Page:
Astronomers have narrowed down four stars where 'Oumuamua, the interstellar object that zipped through the Solar System in 2017, was suspected to be ejected.
Using the data collected by Gaia, a space observatory of European Space Agency, a group of researchers were able to trace back the origin of the mysterious space rock.
Mysterious Visitor From Far Away
Astronomers, who are based in Hawaii, first discovered 'Oumuamua in October using the Panoramic Survey Telescope and Rapid Response System or Pan-STARRS as it came near the orbit of the Earth. Its name translates to "messenger from afar, arriving first."
Since it was sighted for the first time, scientists have been curious about the origins of the long, cigarette-shaped space rock. It is the first known object that has come from outside of the Solar System.
A previous study found that instead of an asteroid as initially thought, 'Oumuamua is actually a comet.
Since comets are believed to be leftovers from the dawn of star systems, it is possible that 'Oumuamua began its journey when it was ejected while planets were being formed. To find where the interstellar visitor came from, scientists from NASA, ESA, and the Max Planck Institute needed to not only trace back the space object's trajectory but also go back in time.
Where 'Oumuamua Came From
"Gaia is a powerful time machine for these types of studies, as it provides not only star positions but also their motions," explained Timo Prusti, a project scientist behind Gaia.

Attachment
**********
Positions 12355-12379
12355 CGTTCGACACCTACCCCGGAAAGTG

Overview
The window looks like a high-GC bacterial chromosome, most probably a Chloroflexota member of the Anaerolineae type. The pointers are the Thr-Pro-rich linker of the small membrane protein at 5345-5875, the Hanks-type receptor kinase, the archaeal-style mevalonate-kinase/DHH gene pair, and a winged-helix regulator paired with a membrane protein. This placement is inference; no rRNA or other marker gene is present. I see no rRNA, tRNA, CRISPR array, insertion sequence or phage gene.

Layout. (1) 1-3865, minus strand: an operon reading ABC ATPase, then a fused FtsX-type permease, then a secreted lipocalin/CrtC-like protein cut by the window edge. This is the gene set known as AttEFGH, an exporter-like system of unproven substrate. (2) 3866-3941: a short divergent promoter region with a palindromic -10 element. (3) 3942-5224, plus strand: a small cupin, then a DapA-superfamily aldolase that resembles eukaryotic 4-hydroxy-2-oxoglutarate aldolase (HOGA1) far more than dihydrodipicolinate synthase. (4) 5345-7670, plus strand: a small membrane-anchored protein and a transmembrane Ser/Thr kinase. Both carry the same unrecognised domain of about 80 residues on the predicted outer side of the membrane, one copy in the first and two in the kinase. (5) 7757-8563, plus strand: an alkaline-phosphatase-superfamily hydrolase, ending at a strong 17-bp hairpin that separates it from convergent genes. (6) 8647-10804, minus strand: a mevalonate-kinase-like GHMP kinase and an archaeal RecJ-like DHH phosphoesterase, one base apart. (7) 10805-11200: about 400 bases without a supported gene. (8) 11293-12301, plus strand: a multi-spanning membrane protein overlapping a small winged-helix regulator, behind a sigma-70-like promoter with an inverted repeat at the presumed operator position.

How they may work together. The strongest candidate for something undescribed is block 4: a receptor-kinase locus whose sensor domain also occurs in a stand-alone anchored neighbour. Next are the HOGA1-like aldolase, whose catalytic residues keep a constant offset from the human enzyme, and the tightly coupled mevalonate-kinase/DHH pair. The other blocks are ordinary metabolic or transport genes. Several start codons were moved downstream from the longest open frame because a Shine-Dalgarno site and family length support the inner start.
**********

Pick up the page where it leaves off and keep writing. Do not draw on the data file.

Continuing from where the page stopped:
The astronomers looked at the data from the observatory's second release which revealed positions, distance, and motions for more than 1 billion stars within the Milky Way Galaxy. For the study, they needed the radial velocities or how fast an object is moving toward or away from Earth.
To find the home of the comet, the team considered about 7 million stars from the data collected by Gaia. They also used an additional 220,000 stars from existing astronomical literature.
They were able to pin down four dwarf stars where 'Oumuamua might have come from. Two of the stars are identified as HIP 3757 and HD 292249, but little is known about the other two stars. All four had a close encounter with the comet between 1 and 7 million years ago.
"While it's still early to pinpoint 'Oumuamua's home star, this result illustrates the power of Gaia to delve into the history of our Milky Way galaxy," added Timo.
The researchers hope to further pinpoint the exact home of 'Oumuamua when Gaia releases its next sets of data. A planned release in 2020 will have more samples of radial velocity which can be used to reconstruct the trajectories of more celestial bodies in the sky.
The study is published in the Astronomical Journal.